consumption, a result of their relatively
mild climates. States with tax rates above
$55 typically combine high gasoline consumption with above-average residential
power usage. For example, Wyoming,
the only state with per capita taxes exceeding $60, had the highest gasolinebased tax ($46) and the eighth-highest
residential energy tax ($19).
Generally, states with low population
densities would have higher per capita
tax burdens, with the major exception
being those southwestern states blessed
with mild climates. Using the Department of Energy's survey data and controlling for the number of drivers in a
household, we found that suburbanites
would, on average, pay 18 percent
more than city dwellers with regard to
the BTU tax on gasoline. Facing an
even greater burden are rural residents,
who would pay 22 percent more than
their urban counterparts.

Regional variations would have been different had the administration opted for
either a gasoline or a carbon tax (see
table I). 10 A gasoline tax would generally boost the payments faced by rural and
suburban residents while lowering the incidence on urban dwellers, who have
greater access to public transportation. It
would also result in a slight increase in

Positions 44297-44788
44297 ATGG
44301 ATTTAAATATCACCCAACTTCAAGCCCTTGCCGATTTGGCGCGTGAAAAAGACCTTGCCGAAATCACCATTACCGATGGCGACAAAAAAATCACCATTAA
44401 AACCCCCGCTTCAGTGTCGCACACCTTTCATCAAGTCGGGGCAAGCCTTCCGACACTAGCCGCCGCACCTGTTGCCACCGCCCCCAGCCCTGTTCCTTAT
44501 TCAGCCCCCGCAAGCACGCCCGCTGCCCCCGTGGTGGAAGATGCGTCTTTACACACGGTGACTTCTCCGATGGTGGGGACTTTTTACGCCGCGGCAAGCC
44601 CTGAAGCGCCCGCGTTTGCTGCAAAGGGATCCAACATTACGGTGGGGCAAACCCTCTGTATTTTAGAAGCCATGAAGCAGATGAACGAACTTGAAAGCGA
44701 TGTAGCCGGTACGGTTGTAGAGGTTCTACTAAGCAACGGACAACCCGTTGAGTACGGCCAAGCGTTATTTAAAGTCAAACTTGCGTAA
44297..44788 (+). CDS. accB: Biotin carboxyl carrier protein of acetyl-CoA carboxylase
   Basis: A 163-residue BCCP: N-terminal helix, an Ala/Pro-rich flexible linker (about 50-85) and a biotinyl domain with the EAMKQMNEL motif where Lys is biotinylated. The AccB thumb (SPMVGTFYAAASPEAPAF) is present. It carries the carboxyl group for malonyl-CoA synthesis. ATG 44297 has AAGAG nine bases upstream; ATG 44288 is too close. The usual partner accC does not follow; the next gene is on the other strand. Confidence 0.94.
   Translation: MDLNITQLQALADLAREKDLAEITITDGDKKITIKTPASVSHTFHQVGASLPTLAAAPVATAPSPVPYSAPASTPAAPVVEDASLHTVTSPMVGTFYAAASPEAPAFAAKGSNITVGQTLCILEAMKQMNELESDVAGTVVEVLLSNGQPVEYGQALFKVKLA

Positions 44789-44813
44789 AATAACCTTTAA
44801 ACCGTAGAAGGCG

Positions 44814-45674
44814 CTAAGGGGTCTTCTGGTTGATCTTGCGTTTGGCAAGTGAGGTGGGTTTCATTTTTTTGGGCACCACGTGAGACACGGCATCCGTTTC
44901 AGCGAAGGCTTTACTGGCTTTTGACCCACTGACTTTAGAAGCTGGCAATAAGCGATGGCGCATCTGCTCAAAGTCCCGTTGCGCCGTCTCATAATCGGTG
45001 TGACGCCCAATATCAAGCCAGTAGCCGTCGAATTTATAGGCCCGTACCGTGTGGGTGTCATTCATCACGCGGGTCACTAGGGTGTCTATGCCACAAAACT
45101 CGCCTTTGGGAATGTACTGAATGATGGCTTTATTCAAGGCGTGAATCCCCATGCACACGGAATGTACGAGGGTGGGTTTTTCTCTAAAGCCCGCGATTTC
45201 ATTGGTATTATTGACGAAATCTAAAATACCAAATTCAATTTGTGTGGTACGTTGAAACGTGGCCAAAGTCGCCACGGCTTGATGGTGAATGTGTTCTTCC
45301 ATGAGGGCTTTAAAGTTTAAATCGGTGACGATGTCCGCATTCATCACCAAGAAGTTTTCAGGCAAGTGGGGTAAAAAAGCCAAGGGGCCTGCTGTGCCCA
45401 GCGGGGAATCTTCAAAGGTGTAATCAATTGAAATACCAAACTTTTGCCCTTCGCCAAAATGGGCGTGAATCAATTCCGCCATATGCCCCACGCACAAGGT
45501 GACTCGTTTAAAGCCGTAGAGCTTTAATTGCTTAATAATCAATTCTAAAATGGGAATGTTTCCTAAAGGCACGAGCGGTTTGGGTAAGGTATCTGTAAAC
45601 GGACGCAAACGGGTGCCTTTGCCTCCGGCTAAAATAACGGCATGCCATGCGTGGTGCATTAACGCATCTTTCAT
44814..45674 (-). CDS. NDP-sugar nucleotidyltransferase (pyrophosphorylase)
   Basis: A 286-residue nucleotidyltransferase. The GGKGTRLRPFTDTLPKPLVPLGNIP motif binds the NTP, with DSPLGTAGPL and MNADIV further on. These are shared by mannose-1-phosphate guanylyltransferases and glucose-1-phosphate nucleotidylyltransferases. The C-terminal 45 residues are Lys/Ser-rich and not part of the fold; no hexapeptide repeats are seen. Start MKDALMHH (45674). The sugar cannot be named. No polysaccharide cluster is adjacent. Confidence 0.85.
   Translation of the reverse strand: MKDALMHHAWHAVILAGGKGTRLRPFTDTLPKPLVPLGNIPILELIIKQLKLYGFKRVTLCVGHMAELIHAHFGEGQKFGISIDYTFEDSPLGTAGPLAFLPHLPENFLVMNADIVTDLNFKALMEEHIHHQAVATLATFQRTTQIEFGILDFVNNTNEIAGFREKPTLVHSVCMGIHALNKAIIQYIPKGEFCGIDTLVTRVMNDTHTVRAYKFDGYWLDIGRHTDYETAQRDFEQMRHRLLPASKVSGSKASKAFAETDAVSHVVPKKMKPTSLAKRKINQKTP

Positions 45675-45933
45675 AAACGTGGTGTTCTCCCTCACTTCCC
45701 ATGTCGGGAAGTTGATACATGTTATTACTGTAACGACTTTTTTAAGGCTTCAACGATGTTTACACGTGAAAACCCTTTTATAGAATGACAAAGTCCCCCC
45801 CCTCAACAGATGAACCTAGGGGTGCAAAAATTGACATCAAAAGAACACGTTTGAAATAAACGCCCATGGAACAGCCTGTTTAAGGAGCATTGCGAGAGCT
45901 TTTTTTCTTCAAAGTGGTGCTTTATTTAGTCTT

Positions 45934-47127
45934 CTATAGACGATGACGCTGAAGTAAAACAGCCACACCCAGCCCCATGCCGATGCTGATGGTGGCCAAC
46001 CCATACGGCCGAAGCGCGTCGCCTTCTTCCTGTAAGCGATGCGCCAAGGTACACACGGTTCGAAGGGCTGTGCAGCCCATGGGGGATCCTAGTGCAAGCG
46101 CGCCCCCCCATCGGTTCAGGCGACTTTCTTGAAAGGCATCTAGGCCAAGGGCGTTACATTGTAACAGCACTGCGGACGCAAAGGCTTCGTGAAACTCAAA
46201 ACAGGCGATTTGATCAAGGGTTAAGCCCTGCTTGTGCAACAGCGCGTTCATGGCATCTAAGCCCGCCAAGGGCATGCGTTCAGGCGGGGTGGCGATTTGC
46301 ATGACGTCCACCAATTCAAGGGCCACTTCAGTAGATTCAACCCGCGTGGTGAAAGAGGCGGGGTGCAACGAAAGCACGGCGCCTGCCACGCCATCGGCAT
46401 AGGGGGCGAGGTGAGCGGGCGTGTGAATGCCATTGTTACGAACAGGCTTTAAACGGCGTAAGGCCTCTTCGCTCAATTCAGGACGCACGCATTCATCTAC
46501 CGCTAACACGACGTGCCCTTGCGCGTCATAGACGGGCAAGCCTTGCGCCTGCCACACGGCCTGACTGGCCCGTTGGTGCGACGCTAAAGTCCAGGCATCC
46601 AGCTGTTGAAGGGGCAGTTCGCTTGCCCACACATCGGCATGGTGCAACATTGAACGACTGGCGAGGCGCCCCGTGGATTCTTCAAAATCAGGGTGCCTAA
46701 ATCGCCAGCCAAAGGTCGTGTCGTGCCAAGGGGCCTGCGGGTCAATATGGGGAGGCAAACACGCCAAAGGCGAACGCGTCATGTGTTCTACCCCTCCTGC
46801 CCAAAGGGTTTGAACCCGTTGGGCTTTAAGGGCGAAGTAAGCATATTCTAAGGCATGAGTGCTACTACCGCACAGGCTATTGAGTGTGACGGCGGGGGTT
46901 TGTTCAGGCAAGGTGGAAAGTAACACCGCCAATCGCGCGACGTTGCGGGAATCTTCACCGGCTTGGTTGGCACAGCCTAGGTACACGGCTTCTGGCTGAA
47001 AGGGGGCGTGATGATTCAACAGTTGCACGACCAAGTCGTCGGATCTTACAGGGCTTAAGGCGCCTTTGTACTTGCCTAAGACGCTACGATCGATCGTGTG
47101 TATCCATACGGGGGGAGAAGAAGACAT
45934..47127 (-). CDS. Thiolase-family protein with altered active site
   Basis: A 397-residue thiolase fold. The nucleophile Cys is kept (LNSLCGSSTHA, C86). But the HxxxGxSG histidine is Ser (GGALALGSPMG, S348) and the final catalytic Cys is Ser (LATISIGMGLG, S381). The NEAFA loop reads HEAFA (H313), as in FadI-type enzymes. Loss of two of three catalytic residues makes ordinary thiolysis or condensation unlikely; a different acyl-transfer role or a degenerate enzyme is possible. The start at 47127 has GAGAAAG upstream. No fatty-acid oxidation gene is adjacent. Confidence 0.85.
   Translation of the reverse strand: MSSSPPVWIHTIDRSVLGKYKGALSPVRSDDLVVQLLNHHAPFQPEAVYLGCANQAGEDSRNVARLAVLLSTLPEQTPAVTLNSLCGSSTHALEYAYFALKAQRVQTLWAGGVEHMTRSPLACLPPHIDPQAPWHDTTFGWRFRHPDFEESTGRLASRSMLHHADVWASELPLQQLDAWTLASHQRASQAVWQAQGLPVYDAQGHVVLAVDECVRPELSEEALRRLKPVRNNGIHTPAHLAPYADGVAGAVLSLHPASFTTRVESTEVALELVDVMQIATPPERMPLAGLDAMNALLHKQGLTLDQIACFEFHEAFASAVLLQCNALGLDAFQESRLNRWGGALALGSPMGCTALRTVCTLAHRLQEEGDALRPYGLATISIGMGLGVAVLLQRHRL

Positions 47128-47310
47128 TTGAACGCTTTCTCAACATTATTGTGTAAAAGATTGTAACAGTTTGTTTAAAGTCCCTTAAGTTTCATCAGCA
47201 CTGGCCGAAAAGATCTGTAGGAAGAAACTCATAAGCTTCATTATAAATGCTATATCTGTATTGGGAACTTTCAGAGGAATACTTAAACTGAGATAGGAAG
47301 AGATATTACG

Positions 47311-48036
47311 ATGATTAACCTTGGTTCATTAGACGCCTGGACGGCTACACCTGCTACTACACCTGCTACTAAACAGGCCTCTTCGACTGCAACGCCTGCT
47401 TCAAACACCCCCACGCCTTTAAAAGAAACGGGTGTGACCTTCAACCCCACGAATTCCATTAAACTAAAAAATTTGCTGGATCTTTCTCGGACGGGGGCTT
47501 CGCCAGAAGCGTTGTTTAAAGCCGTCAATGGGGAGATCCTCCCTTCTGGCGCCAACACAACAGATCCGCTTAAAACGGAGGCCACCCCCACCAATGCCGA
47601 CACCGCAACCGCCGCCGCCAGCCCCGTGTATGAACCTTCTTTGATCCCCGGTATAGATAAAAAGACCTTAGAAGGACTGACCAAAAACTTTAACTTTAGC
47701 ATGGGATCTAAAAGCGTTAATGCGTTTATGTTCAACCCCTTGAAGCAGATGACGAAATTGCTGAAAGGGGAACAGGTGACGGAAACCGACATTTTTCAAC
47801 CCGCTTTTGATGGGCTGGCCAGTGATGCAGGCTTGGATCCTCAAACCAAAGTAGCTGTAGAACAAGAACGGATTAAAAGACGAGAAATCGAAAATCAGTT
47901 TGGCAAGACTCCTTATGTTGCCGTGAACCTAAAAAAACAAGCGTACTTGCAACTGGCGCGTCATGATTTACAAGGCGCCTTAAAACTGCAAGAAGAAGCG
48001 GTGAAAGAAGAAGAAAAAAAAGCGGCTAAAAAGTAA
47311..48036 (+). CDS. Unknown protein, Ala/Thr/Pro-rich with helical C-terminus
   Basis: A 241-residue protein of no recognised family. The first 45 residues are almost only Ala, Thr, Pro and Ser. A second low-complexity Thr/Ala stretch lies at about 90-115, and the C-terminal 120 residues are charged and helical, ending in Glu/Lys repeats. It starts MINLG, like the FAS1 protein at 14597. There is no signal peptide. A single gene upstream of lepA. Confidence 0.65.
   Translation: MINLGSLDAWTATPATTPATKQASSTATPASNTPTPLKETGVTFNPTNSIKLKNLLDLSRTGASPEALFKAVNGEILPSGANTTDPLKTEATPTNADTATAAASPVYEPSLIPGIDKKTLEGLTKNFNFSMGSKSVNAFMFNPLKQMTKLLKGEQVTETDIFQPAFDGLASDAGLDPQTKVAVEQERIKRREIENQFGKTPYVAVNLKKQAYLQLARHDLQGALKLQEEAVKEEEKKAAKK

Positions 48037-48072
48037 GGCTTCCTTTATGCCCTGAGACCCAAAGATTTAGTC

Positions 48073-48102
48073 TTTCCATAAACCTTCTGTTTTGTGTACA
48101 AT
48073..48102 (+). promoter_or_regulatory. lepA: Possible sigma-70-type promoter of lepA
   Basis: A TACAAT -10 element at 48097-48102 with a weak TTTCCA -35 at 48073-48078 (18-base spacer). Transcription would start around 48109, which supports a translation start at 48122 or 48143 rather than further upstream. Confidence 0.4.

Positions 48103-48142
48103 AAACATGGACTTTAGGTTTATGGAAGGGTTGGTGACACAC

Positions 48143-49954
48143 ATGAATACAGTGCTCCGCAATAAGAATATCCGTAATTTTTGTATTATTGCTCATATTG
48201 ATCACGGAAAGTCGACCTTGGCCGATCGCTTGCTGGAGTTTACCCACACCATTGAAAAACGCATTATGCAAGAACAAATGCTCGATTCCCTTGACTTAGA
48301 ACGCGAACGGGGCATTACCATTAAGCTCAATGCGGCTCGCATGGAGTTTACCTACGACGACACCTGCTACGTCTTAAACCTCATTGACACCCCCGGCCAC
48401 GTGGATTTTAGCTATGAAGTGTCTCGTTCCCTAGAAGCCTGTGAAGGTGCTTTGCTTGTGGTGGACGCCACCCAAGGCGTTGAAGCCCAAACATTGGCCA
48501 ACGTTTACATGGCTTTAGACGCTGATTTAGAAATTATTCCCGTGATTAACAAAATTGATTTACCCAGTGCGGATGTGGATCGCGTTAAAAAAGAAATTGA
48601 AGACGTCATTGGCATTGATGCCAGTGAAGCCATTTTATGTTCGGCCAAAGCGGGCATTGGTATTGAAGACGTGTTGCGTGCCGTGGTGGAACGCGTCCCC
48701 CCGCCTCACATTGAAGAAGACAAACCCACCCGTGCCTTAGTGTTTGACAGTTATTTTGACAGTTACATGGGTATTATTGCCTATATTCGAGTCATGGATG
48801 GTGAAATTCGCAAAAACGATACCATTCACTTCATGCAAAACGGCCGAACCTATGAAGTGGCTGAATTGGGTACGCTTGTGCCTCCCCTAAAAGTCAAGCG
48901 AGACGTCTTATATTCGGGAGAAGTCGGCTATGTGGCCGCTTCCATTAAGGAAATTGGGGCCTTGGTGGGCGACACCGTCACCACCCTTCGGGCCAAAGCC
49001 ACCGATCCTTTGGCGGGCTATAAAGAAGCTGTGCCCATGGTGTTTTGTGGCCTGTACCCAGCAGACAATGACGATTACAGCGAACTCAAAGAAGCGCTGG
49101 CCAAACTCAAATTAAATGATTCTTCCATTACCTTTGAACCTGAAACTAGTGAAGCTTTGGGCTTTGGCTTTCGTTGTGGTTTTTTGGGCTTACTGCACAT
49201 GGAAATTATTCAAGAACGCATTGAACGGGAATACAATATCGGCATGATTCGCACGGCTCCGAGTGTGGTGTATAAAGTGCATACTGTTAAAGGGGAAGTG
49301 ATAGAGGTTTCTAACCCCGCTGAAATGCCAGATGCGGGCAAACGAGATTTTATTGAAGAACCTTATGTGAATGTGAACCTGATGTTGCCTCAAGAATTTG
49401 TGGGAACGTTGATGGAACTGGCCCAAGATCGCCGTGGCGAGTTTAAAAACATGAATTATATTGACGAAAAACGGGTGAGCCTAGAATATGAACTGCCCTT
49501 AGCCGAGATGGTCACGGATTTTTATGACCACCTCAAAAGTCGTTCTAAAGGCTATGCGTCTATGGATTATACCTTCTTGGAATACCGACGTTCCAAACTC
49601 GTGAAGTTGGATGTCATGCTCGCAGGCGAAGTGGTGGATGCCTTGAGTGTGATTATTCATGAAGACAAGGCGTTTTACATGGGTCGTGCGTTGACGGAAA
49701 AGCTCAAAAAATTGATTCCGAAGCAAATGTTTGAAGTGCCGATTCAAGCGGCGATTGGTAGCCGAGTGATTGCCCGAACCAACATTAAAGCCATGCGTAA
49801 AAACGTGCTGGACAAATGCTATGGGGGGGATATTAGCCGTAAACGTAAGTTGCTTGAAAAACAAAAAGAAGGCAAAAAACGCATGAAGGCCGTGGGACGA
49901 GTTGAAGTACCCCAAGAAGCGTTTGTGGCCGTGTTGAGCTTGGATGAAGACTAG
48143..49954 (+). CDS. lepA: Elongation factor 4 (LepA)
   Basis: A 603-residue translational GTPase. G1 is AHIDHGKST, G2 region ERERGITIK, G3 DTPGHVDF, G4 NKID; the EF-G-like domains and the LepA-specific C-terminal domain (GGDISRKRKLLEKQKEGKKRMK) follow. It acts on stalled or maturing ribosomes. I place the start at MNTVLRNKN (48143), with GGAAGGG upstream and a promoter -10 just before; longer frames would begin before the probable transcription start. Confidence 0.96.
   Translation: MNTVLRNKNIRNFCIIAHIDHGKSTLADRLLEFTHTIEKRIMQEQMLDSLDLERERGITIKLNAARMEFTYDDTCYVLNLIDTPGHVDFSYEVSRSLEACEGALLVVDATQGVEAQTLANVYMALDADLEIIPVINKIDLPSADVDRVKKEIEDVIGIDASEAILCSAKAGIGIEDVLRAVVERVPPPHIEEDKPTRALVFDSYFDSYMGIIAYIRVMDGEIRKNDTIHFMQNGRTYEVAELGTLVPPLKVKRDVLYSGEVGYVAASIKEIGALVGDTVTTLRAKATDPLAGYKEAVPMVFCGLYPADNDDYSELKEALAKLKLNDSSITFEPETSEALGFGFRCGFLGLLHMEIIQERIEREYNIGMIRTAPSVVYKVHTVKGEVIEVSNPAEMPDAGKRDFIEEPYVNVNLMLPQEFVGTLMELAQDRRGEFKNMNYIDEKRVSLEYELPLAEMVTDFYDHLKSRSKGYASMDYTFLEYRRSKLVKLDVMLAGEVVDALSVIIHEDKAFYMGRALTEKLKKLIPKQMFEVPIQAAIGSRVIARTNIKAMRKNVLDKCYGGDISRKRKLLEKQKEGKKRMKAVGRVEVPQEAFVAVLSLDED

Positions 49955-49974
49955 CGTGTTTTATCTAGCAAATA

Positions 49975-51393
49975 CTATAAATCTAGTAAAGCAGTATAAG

the variance among regional average tax
collections while shifting the burden west
and south. A carbon tax, typically
proposed at a rate of $30 per ton of carbon, would have a lower variance for
consumers than the BTU tax. New Englanders and residents of the West and
East North Central areas would be hit the
hardest by this approach.
Part of the administration's concern for
regional equity is linked to maintaining
the BTU tax's political viability. To appease New England legislators, most of
whose constituents heat their homes
with oil, the rate on this fuel (as well as
on LPG) was lowered from the petroleum rate to the base rate. This subtle
shift moved New England from the
most highly taxed region ($58 per person) to the third least highly taxed ($47
per person), but in so doing eliminated
one of the proposal's main goals: motivating easterners to switch from home
heating oil to a cleaner fuel like natural
gas or electricity.

• Incidence across Income Levels
Energy taxes, like most other consumption taxes, are generally thought to be
regressive. That is, lower-income families pay a higher percentage of their
earnings in taxes than do higher-income
families. The reason for this is that as
earnings rise, the percentage of current